Anyone who has ever moved house knows the distinct unease of that particular transition: the peeling away and packaging up of all that is familiar, the extended in-between moment of blank walls and disarray, and then, finally, the tentative sending down of new roots to re-create multiple layers of home, center, and self.
My recent move from Los Angeles to Long Beach, though welcome and much anticipated, was a challenging one for me. It was drawn out over several weeks, and it triggered deep fears of losing control and of financial insecurity. I’m slowly learning to accept these specters as old crazy relatives who come to visit from time to time, but I still wince at their sudden and unexpected jabs. I also felt incredibly grateful for help offered freely by friends in the area. I am at the tail end of the process now, urging my selective memory to re-stitch these events in a soft palette, but a few dots on the timeline still stand out clearly.
First, there was the initial search for a new place, which brought with it a heightened awareness of having and lack. I confronted my own level of discomfort with certain sizes, shapes, and conditions of apartments while simultaneously feeling ashamed of having greater means than so many others. I struggled, and continue to struggle, to accept the paradox of my own desires for beauty, safety, and space alongside the reality of unequal access to those very things, both locally and globally. My feelings, themselves, are indulgent though, and do not make the world better for anyone. The freedom and possibility I wish for myself I also wish for others, and I am slowly learning to accept that those twin wishes must move forward together, or not at all. In other words, I can’t actually do any lasting good in the world if I neglect or deny my own longings, regardless of where they fall on the spectrum of affluence.
Once the new lease was signed, the packing began. In a mythic sense, the home represents the self, and as I filled boxes, lifted down paintings, and disassembled furniture, I felt the whole process like a slow evaporation of my identity. Who was I now, without these things? As the pile grew in the center of the room, I hated the weightiness of the stuff and wanted it gone. At the same time, I felt invisible without it, and resented that too. “I am not a pile of things!” a part of me cried out. The other part, though, mourned the loss. Where is my spatula, my desk, my sweater, where am I in this world? It seems melodramatic, but on a primitive level, this is indeed how I know who I am, by creating a microcosm that changes very little from day to day. I am the person who sleeps in this bed, eats at this table, writes at this desk.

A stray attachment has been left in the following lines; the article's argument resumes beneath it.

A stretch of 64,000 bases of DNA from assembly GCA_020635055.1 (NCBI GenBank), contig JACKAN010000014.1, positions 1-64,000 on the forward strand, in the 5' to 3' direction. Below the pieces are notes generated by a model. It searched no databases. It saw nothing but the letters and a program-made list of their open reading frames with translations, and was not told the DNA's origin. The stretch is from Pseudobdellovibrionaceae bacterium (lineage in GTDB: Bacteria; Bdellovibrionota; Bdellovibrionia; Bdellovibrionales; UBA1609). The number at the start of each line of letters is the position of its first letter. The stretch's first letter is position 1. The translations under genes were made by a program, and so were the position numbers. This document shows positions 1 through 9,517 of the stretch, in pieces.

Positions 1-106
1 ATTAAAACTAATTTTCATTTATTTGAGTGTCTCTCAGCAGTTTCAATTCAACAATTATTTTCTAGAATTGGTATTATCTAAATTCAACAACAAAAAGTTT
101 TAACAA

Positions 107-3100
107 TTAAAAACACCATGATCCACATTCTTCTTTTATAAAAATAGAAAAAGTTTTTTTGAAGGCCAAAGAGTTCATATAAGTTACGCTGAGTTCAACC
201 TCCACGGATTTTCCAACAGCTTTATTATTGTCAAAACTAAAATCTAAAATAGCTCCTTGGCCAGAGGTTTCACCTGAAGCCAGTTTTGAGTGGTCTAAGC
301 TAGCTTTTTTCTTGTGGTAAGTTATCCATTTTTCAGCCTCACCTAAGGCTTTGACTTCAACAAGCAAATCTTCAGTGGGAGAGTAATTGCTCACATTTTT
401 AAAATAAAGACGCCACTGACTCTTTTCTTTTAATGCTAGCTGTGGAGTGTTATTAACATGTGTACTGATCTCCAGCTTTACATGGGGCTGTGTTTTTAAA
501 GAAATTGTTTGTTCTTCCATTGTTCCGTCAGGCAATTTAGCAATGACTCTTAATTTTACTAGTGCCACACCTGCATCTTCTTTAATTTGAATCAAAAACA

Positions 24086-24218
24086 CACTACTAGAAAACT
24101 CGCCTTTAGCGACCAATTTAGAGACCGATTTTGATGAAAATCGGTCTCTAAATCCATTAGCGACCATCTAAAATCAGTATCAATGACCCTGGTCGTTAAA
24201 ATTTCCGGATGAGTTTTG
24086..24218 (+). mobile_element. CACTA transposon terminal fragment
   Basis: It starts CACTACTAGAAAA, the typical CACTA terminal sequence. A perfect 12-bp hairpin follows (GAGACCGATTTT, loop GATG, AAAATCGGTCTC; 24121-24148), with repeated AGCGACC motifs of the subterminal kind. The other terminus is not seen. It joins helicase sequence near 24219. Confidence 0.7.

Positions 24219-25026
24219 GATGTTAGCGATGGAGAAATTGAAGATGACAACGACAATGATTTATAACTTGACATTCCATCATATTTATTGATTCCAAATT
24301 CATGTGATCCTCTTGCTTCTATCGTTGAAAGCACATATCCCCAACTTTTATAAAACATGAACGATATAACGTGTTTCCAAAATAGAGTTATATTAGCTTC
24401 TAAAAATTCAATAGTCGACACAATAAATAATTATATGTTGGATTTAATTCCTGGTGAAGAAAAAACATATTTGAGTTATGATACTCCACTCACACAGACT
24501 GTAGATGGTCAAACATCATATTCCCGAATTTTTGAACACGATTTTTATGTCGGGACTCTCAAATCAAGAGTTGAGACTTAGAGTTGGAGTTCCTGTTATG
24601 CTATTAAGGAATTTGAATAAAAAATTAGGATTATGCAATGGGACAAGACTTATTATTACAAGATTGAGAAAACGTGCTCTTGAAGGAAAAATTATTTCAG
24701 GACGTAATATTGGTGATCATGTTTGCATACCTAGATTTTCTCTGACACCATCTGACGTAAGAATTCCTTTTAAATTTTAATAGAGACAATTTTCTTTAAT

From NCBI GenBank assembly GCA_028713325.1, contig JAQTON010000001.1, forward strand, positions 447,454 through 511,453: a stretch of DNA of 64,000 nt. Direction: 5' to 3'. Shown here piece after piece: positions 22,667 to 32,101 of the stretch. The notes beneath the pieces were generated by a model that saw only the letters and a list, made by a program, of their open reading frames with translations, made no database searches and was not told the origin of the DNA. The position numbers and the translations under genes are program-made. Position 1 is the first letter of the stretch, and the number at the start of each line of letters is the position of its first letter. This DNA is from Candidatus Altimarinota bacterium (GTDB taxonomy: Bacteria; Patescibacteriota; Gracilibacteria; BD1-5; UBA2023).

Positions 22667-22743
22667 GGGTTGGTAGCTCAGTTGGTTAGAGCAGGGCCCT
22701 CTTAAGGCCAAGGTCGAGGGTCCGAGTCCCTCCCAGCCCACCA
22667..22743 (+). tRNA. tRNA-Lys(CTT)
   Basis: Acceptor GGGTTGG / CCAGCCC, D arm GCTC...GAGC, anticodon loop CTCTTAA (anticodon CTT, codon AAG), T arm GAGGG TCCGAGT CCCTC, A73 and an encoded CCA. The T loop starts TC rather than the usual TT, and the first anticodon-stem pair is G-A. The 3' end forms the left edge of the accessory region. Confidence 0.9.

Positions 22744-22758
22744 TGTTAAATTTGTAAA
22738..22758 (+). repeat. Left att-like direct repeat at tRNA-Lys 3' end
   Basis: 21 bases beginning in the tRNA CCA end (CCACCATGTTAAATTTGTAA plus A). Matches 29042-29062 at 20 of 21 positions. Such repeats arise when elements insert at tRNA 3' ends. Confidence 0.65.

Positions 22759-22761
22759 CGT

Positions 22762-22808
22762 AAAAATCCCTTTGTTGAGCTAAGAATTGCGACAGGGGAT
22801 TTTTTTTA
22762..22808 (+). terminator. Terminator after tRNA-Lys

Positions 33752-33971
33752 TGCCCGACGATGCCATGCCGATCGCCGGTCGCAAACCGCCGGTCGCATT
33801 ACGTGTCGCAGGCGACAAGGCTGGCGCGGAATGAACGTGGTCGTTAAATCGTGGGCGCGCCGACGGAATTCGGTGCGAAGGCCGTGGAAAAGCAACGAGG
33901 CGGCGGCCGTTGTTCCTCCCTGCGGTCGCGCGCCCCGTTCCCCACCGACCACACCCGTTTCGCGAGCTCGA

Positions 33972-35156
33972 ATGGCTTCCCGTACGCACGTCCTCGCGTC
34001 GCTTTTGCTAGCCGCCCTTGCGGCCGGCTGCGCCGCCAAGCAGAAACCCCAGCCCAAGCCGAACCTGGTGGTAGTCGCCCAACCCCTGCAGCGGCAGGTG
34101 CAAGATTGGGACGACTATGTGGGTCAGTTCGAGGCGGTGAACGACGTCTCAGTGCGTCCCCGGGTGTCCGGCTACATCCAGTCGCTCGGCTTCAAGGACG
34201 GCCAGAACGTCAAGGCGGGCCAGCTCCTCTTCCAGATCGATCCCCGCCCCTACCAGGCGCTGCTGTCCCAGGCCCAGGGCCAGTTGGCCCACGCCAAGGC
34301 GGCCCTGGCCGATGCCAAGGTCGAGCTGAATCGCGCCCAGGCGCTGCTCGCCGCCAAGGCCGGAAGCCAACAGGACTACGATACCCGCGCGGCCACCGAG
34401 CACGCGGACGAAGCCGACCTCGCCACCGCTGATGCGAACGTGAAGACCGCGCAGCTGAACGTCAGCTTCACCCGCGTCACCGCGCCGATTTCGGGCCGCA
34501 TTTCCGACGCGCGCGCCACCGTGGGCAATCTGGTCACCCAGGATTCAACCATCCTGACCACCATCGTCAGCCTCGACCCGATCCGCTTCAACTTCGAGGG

As we returned our old apartment to a neutral, empty state, I felt, to my surprise, sadness. It was not a reluctance to leave the neighborhood or the city itself, but rather a subtler whisper of existential grief. Whatever concept of my life I had held there in mind, heart, and body was rapidly floating away like smoke. The disoriented “I” standing in the doorway watched that West LA life go, climbed into a truck, and drove south.
You might assume this story ends happily and, ultimately, it does, but the final stage of moving has not been a piece of cake. For me, it is unfolding as a series of tentative steps that reveal either a new delight (who knew lining a old dresser with paisley paper could be so satisfying?) or an old panic button (why does a mop cost $9???).
The truth is that I absolutely LOVE our new place, and daily meditation and writing does much to even out the waves of thrill and distress that accompany any transition. Mostly, I feel astonished at our good fortune in landing upon such a charming spot. Built as a single-family house in 1908, the structure was converted into a duplex sometime later. We have the entire first floor, complete with wrap-around sun porch, stained glass windows, original crown moldings, and a dedicated office. It feels expansive and a little intimidating, but I am excited by the prospect of growing into it on all levels.
I’ve made a personal commitment to beauty in this house, which is something I deeply wish to be present both in my performance work and in my teaching. My new home is training ground to practice cultivating and expressing that quality, so that I can more firmly support it for others as well.
What is important to you about your physical home? And how does it inform who you are? Please share your stories in the comments.